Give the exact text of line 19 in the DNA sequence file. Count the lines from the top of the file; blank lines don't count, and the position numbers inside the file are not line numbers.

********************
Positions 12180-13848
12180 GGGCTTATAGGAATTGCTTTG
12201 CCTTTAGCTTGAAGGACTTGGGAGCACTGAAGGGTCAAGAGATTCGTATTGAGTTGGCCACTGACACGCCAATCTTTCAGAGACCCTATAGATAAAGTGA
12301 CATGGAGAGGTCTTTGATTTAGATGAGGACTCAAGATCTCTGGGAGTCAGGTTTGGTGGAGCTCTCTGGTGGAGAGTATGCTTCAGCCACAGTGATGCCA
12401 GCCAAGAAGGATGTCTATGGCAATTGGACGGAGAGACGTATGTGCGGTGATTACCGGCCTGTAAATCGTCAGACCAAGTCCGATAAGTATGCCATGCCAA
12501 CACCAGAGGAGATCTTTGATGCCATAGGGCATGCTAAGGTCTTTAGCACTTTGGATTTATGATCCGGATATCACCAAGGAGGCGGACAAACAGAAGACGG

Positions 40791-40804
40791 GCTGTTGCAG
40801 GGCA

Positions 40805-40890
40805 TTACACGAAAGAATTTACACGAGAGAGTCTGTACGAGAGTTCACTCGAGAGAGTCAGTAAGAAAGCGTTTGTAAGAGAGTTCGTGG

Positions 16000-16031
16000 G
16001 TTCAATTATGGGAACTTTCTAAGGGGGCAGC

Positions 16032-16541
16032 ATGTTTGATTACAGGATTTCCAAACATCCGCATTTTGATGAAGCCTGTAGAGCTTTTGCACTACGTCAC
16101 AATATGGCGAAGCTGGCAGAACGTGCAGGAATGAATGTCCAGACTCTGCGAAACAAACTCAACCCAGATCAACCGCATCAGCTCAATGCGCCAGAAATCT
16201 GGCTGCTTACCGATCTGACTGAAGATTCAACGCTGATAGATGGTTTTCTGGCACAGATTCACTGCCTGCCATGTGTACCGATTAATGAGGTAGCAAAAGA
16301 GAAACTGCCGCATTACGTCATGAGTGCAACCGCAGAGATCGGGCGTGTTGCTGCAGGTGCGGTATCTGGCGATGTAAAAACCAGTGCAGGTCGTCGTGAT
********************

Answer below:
16301 GAAACTGCCGCATTACGTCATGAGTGCAACCGCAGAGATCGGGCGTGTTGCTGCAGGTGCGGTATCTGGCGATGTAAAAACCAGTGCAGGTCGTCGTGAT